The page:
A ‘nook’ of initial thoughts

Playing with the NookSo the nook arrived last Friday afternoon and although my weekend was far too busy with holiday shopping, parties and preparation, I finally did get around to playing around with the device yesterday. My initial reactions are a lot like the criticisms hailed by the NY Times last week, but even so I’ve got to say that I think the device, once refined a bit more, has a lot of potential. Here’s my take on the good and the bad:4

Navigation Screen:
(the small full color strip along the bottom)
The Good -- I really like the layout, navigation and user friendliness of the small color touch screen. Unlike the 1st generation of the Kindle, whose clunky roller navigation functionality took me some time to get use to, the nook’s first attempt at navigation is very initiative and easy to use.

The Bad -- The screen’s responsiveness to touch is a bit hit or miss. Sometimes it works great, other times, there seems to be no response at all. Exiting backwards seems to help if things get stuck. But overall the touch screen responsiveness is slow.

Reader Screen:
The Good -- The size of the screen is fine and the e-ink text is easy to read.

The Bad -- between every page refresh, the screen seems to have to flash to reverse (black) before refreshing to new text – I find this very distracting to my eyes.

The Good --I found downloading a title very easy to do and it also seemed very quick to me. I was able to download a full 220 pg book in just over minute. The screen prompts are simple and easy to follow. Also page forward and backward on found on both sides of the screen, making it easy for one-handed reading & page turning.

The Bad -- Text font sizes. According to survey’s the average Kindle purchaser is over 50. In conversations I’ve had with Kindle owners, I’ve come to learn that a big part of the appeal is the ability to be able to read books in large print type without having to carry around a bulky large-print book. The text size on the nook seems to come in three standard sizes and to me the “large” still seems a little small. (I keep thinking of my grandfather, an avid reader, being able to read from the nook without the additional use of a magnifying glass –I can’t).

Lend Me:

Although I wasn’t able to try out this functionality completely - haven’t run into another nook owner yet) I did find access to it very easy. This new functionality for an ereader really intrigues me and as this type of functionality matures, I’m beginning to imagine library customers becoming transformed as some type of library circulation agents lending titles that they have downloaded from our collections to family and friends.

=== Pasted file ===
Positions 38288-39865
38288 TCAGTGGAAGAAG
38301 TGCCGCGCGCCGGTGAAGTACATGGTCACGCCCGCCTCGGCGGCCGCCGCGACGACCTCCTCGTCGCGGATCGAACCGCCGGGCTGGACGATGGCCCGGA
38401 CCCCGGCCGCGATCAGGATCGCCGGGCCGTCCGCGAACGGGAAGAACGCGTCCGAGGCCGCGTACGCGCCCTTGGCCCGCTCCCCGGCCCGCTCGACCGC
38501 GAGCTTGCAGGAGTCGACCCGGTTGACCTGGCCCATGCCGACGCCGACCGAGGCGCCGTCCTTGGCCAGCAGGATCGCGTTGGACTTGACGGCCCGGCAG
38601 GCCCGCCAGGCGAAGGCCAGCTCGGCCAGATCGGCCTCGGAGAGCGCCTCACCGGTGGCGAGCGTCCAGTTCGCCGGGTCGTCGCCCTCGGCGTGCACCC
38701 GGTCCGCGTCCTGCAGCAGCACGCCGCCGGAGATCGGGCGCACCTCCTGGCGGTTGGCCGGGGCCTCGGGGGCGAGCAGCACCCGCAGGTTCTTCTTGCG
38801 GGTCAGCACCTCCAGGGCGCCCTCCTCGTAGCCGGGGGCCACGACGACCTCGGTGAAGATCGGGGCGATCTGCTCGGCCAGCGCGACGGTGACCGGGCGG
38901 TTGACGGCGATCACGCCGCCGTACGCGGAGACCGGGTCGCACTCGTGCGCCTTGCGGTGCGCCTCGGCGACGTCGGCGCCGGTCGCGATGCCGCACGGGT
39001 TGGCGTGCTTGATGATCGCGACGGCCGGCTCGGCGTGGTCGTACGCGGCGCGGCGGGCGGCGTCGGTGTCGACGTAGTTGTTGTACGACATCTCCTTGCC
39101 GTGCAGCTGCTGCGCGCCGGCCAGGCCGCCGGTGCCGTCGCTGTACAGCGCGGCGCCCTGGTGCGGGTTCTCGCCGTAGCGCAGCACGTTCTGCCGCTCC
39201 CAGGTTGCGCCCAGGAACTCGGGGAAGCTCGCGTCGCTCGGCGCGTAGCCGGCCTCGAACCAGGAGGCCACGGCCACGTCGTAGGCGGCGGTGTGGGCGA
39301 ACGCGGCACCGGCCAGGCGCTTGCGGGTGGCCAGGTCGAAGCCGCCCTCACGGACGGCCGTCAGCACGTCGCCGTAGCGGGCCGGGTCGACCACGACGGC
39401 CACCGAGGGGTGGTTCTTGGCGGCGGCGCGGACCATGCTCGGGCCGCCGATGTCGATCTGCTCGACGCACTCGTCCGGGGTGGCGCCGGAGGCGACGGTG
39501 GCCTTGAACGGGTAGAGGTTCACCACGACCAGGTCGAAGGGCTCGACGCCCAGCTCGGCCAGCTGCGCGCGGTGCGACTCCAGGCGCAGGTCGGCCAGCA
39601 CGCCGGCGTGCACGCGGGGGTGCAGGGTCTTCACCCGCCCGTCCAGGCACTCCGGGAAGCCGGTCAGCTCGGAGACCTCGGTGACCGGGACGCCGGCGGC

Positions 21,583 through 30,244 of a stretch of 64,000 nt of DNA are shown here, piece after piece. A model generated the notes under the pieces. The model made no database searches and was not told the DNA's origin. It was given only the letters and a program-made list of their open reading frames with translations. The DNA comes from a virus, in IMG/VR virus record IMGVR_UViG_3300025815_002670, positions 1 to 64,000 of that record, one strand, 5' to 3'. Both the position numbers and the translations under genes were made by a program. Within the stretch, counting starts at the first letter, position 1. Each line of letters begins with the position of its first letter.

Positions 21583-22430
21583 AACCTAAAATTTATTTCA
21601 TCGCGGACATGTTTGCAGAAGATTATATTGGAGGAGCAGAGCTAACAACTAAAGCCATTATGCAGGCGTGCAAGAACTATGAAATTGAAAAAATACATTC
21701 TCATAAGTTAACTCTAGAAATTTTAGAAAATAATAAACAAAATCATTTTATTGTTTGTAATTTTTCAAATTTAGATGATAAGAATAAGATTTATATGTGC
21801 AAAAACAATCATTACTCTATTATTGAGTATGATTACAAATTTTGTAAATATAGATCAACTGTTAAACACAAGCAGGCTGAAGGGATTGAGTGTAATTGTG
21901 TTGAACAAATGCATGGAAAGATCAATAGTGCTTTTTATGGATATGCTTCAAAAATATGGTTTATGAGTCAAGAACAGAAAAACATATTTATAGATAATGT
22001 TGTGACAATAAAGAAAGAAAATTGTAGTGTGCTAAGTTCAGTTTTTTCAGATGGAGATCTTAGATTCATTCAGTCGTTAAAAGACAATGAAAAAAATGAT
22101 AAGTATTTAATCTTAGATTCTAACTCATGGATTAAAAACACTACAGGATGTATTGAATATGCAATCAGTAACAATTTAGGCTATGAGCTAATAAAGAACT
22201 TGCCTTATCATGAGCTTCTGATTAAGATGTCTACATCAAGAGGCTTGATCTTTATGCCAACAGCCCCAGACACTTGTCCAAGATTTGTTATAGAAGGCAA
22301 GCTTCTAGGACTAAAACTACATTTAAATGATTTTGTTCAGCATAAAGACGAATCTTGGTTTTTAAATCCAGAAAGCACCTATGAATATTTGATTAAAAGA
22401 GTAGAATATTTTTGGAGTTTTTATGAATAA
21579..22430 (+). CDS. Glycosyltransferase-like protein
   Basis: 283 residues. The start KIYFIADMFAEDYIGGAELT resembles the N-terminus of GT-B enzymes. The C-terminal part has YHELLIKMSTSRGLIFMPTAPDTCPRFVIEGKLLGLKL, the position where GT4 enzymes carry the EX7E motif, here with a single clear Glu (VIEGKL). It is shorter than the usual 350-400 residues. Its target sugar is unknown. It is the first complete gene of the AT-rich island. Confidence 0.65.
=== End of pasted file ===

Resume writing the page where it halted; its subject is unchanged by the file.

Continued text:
Anyway, there’s still a lot that I haven’t played with fully on the nook (digital audio books and the ability to upload music files for example) and since the OS in Android, Google’s mobile operating system, I’m also curious to see what apps may be developed and exploited to work on the nook, making it potentially more than the just an ereader.

So anyway, that’s my early and initial reactions. I’ll post more later when I can. In the meantime, I believe I’m now off the ‘nook’ on getting this post done. :)

1 comment:

Anonymous said...

I came across this post on Penny Arcade (an online gamer comic site) that is quite apt here. Especially their take on the Lend Me feature, which I believe is much more accurate a depiction than most other reviews I've read.

"Though far from the only electronic reader available, the Kindle is deeply representative of the form - iconic in a way, an attempt to maneuver the concept from fetish totem to something which at least resembles mainstream usage. Reading reviews of the Nook, particularly the comments which follow these reviews, it's clear that the Nook is perceived as some kind of fur-heaped Hun aggressor. I've had positive Kindle experiences, but I was not aware that it had reached the iPod's "default status," whose virtue must be vigorously defended from pagans and outlanders.

The Zune parallels are pretty strong. One of the ways Microsoft chose to distinguish their doodad from the iPod (and other players, but let's be serious) was via its "Social" metaphor. Years later, the metaphor has been extended to the Web, where things like that are much more likely to happen, which is to say "happen at all." But the idea itself isn't bad, or wrong, it is in fact good, but anyone who attempted to leverage this feature discovered something very quickly: that the ability to share, considered a core asset of the device, was wholly dependent on the publisher's say-so. Some files would share and others wouldn't, and you often didn't know which was which until you'd committed to sending one. The usage limitations on shared files were considered fairly draconian, but they weren't draconian enough for some rights holders, who believe the very notion of borrowing gnaws at the roots of their enterprise. So, too, with the Nook's LendMe feature - cool conceptually, it allows One Lend for a single Two Week Period, and even this crushing prison is considered too charitable for some.

This came up when we were playing online the other night. I mentioned to Gabe that the LendMe feature didn't extend to all books, and he was surprised to learn this, as "lending" a book digitally removes it from your device. It is, in many ways, like lending a person a real book. I suggested to him that this was precisely what they didn't like - you have to warp your mind to perceive it, to understand why a publisher of books would hate the book as a concept, but there you have it. They don't like that books are immutable, transferable objects whose payload never degrades. A digital "book" - caged on a device, licensed, not purchased - is the sort of thing that greases their mandibles with digestive enzymes.

Imagine what these people must think of libraries."